Structural Biology/Biochemistry Seminar
Tuesday, Sept. 9, 2014
11:15 AM in 112 KLB

Investigating Functional and Regulatory Diversity in an Enzyme Superfamily

frantom-150x150Dr. Patrick Frantom
Assistant Professor
Dept. of Chemistry/Center for Biomolecular Products
University of Alabama
Host: Dr. Brian Miller

Research Interests

Structure and function of enzymes, Protein dynamics, Mechanisms of catalysis and regulation, Kinetic isotope effects.

Work in the Frantom group is focused on the field of mechanistic enzymology. In broad terms, mechanistic enzymologists seek a chemical understanding of how enzymes are able to dramatically increase reaction rates, perform unique and stereospecific chemistry, and provide mechanisms for regulation using a limited toolbox consisting of 20 amino acids and various cofactors. In order to answer these types of questions, we utilize a wide array of genetic, biochemical, biophysical, kinetic, and spectroscopic techniques. In addition, the individual aims below provide a spectrum of projects that can be successfully completed by students and postdoctoral researchers with varying scientific backgrounds, research interests, and levels of experience. Current projects include the following:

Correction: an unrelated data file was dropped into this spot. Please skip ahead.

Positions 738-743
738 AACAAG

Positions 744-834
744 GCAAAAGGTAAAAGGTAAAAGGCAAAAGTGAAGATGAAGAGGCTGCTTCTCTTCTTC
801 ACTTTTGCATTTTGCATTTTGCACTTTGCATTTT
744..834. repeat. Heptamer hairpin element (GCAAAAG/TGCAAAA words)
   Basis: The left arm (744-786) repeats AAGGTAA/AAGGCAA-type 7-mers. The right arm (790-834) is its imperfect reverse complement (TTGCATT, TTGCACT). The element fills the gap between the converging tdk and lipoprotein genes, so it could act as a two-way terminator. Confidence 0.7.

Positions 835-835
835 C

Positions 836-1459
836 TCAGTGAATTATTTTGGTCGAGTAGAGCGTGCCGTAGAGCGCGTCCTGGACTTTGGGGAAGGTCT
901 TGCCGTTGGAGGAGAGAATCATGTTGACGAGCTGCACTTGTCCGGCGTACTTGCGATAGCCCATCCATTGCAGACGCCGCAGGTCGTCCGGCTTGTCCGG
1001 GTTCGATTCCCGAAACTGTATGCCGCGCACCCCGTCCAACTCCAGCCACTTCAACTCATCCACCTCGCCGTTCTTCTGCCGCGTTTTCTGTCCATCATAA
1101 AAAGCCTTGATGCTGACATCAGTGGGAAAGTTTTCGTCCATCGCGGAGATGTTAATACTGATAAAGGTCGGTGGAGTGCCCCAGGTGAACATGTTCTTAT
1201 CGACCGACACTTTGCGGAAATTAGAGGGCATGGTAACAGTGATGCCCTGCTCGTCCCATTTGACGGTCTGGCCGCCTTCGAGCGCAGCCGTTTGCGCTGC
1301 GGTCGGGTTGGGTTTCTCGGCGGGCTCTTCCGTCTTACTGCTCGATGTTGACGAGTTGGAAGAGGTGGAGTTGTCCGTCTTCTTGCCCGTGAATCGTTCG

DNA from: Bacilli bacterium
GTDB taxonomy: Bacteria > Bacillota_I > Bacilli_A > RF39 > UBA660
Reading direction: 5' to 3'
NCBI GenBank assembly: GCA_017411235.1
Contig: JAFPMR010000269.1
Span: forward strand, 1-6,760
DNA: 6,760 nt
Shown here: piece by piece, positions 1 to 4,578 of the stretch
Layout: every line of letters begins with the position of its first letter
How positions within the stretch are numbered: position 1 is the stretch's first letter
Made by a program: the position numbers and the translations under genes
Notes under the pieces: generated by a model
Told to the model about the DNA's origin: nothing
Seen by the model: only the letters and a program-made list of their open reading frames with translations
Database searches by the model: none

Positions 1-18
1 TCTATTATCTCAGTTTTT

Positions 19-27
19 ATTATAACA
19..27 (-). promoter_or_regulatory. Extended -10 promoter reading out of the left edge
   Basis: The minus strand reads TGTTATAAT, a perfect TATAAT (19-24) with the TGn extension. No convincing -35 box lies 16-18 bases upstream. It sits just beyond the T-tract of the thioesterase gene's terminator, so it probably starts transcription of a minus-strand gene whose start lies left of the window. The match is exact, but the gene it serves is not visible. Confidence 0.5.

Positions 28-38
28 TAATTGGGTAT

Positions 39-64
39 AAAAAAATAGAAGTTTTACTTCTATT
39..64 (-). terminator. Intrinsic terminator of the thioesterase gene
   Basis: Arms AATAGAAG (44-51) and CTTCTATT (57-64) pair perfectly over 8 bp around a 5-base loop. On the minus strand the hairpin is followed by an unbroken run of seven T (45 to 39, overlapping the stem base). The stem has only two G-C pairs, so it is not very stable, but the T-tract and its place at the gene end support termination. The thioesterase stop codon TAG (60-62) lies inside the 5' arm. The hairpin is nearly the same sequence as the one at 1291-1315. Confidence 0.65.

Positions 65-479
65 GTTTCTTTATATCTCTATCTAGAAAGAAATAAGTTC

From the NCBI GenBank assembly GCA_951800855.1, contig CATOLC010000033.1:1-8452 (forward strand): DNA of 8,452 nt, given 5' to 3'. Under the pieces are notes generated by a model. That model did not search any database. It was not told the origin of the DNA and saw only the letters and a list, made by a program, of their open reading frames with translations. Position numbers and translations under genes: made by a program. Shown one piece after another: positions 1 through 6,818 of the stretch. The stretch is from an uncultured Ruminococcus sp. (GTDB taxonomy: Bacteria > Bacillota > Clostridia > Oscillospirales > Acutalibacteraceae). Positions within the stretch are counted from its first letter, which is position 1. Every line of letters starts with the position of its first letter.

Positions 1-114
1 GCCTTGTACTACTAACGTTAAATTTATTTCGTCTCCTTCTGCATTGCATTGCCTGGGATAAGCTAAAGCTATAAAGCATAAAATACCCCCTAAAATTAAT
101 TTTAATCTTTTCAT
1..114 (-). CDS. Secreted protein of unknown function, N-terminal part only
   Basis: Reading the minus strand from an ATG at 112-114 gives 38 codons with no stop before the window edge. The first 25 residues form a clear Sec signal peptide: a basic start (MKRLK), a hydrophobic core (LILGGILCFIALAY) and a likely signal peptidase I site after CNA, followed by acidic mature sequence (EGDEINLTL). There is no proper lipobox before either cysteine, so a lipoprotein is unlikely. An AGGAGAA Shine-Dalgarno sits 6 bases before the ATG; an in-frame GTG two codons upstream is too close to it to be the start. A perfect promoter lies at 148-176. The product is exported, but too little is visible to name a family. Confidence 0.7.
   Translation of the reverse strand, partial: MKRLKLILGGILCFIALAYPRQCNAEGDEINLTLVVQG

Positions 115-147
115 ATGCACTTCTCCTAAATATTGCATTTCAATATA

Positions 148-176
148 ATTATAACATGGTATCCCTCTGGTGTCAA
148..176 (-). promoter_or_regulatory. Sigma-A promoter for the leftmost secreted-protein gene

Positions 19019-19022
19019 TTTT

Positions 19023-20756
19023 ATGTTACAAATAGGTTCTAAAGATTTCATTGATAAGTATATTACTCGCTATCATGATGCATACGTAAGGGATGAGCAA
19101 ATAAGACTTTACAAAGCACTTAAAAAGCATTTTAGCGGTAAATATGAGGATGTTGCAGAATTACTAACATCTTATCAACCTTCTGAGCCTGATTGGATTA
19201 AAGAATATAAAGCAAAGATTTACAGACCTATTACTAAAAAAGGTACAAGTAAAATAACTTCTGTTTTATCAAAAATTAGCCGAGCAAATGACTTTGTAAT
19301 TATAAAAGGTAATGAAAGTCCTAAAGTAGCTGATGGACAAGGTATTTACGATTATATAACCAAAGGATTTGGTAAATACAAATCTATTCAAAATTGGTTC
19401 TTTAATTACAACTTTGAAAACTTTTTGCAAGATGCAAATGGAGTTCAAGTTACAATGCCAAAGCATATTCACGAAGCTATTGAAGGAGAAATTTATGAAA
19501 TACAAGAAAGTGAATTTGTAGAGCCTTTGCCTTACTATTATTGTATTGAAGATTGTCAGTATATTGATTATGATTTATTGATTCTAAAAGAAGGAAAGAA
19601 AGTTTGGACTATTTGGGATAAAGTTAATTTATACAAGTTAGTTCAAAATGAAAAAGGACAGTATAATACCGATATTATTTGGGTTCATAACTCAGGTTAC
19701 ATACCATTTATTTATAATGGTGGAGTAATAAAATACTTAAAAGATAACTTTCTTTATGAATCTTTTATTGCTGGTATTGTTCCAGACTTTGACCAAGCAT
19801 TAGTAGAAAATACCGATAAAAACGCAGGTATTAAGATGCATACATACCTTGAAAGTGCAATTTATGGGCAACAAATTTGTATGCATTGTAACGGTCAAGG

1. Understanding the role of protein dynamics in allosteric regulation of enzymes. As drug design expands from active site-based therapeutics to include small molecules that will affect the dynamics of a protein to achieve either inhibition or activation, it will be critical to have a detailed understanding of the architecture of such allosteric networks. Our work focuses on the essential enzyme isopropylmalate synthase from Mycobacterium tuberculosis, which is feedback inhibited by L-leucine. Recently, we reported the mapping of several structural elements involved in the 50 ≈ long allosteric network activated by L-leucine binding. Currently, we are characterizing this allosteric network from a structural, functional, and evolutionary perspective utilizing EPR and UV-Vis spectroscopy, hydrogen/deuterium exchange, steady-state kinetics, and site-directed mutagenesis.
  2. Determining the chemical mechanism and transition-state structures for retaining glycosyltransferase enzymes. Enzymes that catalyze the transfer of sugar molecules are involved in numerous essential biosynthetic pathways. We are interested in understanding the chemical mechanism of retaining glycosyltransferase enzymes on an atomic level and leveraging that information toward the design of tight-binding and specific inhibitors as possible therapeutics. In order to accomplish this goal, enzymatic synthesis of radiolabeled sugar nucleotides and computational modeling will be required. Using these tools, kinetic isotope effects at various positions in the substrates can be determined and used to predict the transition-state structure.